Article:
Tag Archives: Epistle to the Romans

Worship vs. Emotion

I beseech you therefore, brethren, by the mercies of God, that ye present your bodies a living sacrifice, holy, acceptable unto God, which is your reasonable service.   (Romans 12:1)

This topic has been on my mind for quite some time now, but I have been hesitant to write about it because, well, it stirs up a lot of emotion. The topic of worship is a hot-button topic in church circles because Christians take worship personally – and it is personal. Most of the debate centers around the kind of music used in worship services. The conflict usually boils down to hymns vs. “praise and worship” (P&W) music, or “reverent” vs. “up-beat” music. Personally, I like all kinds of music – classical, country gospel, “high” church and regular hymns, and, yes, even some P&W music. In a recent article I remarked about listening to “godless” rock and roll; I like that too. For me, it is not about the style of the music, but rather the substance. My personal assessment of modern P&W music is that it is shallow in content, overly repetitious, and manipulative. By manipulative I mean that it is designed to excite and stir up the emotions. Hymns sometimes do that for me, but that happens when the truth of the lyrics strikes a chord in my heart that reveals my fallen condition and God’s awesome grace shed on one so undeserving. That puts a knot in my throat and brings tears to my eyes. It is, for me, an emotional experience that brings to mind the great “worth” of God – worship. Some P&W songs do the same, but by and large, not so much.

But worship has little to do with music, or the lyrics of songs. Worship means to “assign ‘worth’ to.” The hosts of heaven assign worth to the Lamb of God: “Thou art worthy, O Lord, to receive glory and honour and power: for thou hast created all things, and for thy pleasure they are and were created” (Revelation 4:11). The first occurrence of the word “worship” in the King James Bible is found in Genesis 22:5. Here we see Abraham on his way to sacrifice Isaac in obedience to God’s command. As they arrive at the location of the sacrifice, Abraham tells his servants “Abide ye here with the ass; and I and the lad will go yonder and worship, and come again to you.” Abraham wasn’t on his way to a song service. In fact, I imagine that he did not feel much like singing at that time. He was on his way to worship. The Hebrew word here is shâchâh and it means to “prostrate (especially reflexively in homage to royalty or God): – to bow down; to crouch; to fall down flat; to humbly beseech; to do or make obeisance; to do reverence; to make to stoop; to worship.” Nothing in that definition says anything about singing or music. I am not saying that music and singing should not be a part of worship. Indeed, the Psalms are a collection of hymns and many of them, like Psalm 150, talk about singing and making music unto to Lord. Psalm 66:4 says, “All the earth shall worship thee, and shall sing unto thee; they shall sing to thy name. Selah.” It might be worth noting that the “worship” comes before the singing, not the other way around. So, there is an aspect of worship that calls for music, but even in the Psalms the focus is on God and His majesty, greatness and awesomeness. Often when a complaint is leveled against modern P&W music the retort comes back, “We’re just singing the Psalms.” That is only partially true. The fact is that one or two lines are taken out of a Psalm (and usually out of context), and repeated ad nauseam. The worshipers seldom know the source of the Psalm much less the context, but it makes them “feel” good.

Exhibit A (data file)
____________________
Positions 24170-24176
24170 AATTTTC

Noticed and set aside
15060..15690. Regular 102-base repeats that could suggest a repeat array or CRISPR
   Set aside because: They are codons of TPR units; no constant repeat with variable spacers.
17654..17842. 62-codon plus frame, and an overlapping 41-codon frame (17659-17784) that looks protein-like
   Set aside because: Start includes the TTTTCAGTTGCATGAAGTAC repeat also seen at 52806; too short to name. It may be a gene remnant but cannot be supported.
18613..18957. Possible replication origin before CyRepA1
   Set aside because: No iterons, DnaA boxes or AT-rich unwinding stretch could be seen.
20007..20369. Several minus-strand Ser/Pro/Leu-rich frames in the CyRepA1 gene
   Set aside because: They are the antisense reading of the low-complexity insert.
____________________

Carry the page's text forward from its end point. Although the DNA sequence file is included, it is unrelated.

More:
Worship is more than music. Our lead verse exhorts us to make our bodies, i.e., our lives, a “living sacrifice” (recall Abraham’s sacrifice above) holy, i.e., set apart/sanctified from this world, and acceptable unto God. In the O.T. an acceptable sacrifice had to be spotless and without blemish (Exodus 12:5). In our sinful nature, that is impossible, but when we have been cleansed by the blood of the Lamb (Isaiah 1:18), we qualify. Finally, our verse says that our sacrifice is our “reasonable service.” The Greek word translated “service” here is latreia which means “ministration of God, divine service or worship.” That it is “reasonable” (Greek logikos) means that it is logical, or rational. It is not “mindless.”